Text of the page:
While many book publishers found BEA 2008 to be a bit quiet, there was lots of action on the technology front. Alongside abundant tech-related panels, many of the established and rising technology players in the publishing industry pegged announcements of new partnerships and products to BEA, where they hoped to generate some buzz.

Amazon was out in force, demonstrating its Kindle to anyone who happened by; NetGalley made its biggest public push to date for its Web-based galley trafficking and tracking system; and, generally, the new shook hands with the old, and tried to explain how to work the remote control.

Microsoft's decision the week before BEA to pull the plug on its Live Search Books program, which involved a huge book-scanning partnership with Ingram Digital, spawned further activity. In a post on its Live Search blog on May 23, Microsoft said, “We foresee that the best way for a search engine to make book content available will be by crawling content repositories created by book publishers and libraries,” but leaving the scanning to somebody else created a vacuum among Microsoft's partners that other companies were eager to fill.

Digital asset management companies LibreDigital and former Microsoft Live Search Books partner Ingram Digital both announced new partnerships and initiatives, at least in part due to the demise of Live Search Books. The day before BEA began, LibreDigital invited any publisher that had been partnered with Microsoft to migrate their digital content to LibreDigital's (or any other) system. At BEA, John Wiley & Sons announced it has partnered with LibreDigital, which will now manage all of Wiley's digital content. LibreDigital also announced an expansion of its distribution capabilities through a partnership with OverDrive, a leading distributor of digital content to more than 7,500 libraries and retailers. While Ingram Digital took a hit in losing its partnership with Microsoft, the company announced plans to step up its own digital content management services, including its Search and Discover platform, a warehousing and distribution service like LibreDigital's. Ingram also invited publishers that had participated in Live Search to join Search and Discover for free. And religion publisher Thomas Nelson announced its decision to use Ingram's digital content management services. Ingram will host and distribute Nelson's digital content through its CoreSource platform.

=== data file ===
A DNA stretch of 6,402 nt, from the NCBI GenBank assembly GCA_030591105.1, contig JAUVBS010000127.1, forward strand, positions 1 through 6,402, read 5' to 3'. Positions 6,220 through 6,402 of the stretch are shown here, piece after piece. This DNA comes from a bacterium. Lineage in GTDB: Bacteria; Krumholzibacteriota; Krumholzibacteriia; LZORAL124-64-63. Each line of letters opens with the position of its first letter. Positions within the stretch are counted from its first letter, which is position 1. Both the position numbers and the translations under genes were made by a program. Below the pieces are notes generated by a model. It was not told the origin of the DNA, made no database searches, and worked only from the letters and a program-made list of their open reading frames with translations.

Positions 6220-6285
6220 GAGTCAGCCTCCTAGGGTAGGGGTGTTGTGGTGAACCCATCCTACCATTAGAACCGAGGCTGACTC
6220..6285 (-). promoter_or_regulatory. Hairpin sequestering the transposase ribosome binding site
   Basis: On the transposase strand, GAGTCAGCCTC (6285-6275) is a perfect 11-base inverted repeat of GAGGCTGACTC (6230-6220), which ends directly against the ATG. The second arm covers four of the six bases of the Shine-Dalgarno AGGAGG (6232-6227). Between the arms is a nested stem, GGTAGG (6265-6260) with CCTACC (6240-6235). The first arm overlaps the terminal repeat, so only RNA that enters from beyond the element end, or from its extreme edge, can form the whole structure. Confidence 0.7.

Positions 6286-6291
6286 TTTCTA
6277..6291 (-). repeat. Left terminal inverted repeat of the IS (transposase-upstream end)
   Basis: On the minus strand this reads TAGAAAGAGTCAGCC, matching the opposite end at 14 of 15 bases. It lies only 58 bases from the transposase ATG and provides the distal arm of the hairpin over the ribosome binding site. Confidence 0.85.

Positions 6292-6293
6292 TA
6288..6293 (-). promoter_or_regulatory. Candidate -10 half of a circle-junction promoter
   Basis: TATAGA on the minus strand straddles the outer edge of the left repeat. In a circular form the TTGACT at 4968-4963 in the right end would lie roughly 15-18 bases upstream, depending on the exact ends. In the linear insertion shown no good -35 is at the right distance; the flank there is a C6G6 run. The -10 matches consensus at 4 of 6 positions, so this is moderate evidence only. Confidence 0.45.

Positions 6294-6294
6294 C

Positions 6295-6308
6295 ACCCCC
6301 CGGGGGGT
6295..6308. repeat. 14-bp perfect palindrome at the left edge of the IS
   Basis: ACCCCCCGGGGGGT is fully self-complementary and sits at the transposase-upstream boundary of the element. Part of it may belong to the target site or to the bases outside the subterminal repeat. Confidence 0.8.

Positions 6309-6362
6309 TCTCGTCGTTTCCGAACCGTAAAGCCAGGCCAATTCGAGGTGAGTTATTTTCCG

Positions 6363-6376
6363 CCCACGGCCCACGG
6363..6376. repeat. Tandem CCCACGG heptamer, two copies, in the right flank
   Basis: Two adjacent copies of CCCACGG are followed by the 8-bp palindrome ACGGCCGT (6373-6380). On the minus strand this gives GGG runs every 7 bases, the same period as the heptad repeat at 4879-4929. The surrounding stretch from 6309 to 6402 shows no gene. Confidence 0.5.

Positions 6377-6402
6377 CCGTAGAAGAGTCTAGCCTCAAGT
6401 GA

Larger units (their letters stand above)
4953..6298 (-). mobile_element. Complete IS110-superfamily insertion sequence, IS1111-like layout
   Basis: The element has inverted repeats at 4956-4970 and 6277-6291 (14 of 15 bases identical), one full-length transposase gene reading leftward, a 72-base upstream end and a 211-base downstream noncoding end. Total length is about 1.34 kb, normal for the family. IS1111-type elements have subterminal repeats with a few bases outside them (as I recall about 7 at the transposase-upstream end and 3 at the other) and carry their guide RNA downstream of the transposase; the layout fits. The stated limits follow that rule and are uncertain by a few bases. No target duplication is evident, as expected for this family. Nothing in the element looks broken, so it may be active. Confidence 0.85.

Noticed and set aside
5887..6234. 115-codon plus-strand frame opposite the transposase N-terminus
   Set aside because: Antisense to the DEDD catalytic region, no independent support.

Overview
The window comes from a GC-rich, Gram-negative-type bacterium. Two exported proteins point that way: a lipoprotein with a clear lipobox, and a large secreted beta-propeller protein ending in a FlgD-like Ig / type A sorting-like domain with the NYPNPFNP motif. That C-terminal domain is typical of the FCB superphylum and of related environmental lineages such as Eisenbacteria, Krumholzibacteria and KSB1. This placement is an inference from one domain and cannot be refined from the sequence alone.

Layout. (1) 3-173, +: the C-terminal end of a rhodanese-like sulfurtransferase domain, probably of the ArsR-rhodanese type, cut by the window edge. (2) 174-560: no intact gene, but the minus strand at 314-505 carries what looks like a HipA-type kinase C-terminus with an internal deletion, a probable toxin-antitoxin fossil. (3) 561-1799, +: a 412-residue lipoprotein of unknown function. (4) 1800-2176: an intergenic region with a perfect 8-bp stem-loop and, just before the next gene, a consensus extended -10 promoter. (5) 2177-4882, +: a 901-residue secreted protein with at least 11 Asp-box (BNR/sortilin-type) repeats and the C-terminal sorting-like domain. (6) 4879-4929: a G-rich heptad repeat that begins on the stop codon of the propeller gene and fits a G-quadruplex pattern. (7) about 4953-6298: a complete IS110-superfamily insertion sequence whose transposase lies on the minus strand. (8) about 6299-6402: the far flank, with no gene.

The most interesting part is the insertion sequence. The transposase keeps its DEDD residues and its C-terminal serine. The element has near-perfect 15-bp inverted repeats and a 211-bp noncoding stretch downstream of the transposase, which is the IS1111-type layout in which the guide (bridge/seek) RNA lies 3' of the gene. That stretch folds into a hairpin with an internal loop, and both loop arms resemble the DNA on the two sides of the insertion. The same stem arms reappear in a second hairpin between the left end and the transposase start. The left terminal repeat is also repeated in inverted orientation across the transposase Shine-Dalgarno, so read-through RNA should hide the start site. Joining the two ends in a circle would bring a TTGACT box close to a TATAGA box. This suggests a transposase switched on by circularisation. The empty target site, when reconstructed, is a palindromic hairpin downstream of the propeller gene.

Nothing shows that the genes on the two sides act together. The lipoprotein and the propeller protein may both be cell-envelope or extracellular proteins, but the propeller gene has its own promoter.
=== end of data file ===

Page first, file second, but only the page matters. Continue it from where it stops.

Macmillan, the U.S. division of the international publishing conglomerate Holtzbrinck, whose imprints include St. Martin's, FSG, Holt and Picador, unveiled its new online media platform at BEA. Essentially a vast network of interlinked Web sites based on a similar template, Macmillan's new platform delves deep into the company's collective catalogue, linking across imprints, titles and authors, giving uniform support to all the company's products. Macmillan's major imprints each have their own sites and sub-sites for their divisions. New features, like blogs, audio and video are linked to content throughout the sites.

Simon & Schuster also made a couple of big tech announcements. The publisher is making 5,000 more of its titles available as digital books for Amazon's Kindle, more than doubling S&S's Kindle presence. S&S is also joining eight other publishers—including BBC Audiobooks UK, Reagent Press and Hay House—who are making some of their audiobook titles available as DRM-free digital downloads through eMusic, the second largest e-tailer of digital music, which began selling downloadable audiobooks last September. Five hundred of the new publishers' titles are available now, with another 500 to come soon. At the show, eMusic CEO David Pakman gave a compelling talk about the virtues of selling digital media without DRM, a point that is dividing the publishing industry as it thinks about its future in the digital world.

In mobile-Web news, MPS Mobile, a subsidiary of Macmillan Publishing Solutions, which is also owned by Holtzbrinck, made two announcements about its Global Reader platform, which gives access to digital book content via mobile phones and other Internet-enabled mobile devices in over 160 countries. The first was that MPS Mobile will adopt the IDPF ePub standard for use on the Global Reader. The second was the unveiling of a new design for the Global Reader itself that will allow access to multimedia content, rather than just text. In another multimedia-type announcement, e-book maker DNAML announced the publication of Hachette's Nextville: Amazing Places to Live the Rest of Your Life by Barbara Corcoran as a DNL eBook, which features video, audio and interactive content along with the text of the print book.

All in all, a busy week for an industry that is rushing to take fuller advantage of the ever-multiplying possibilities for books in the digital age.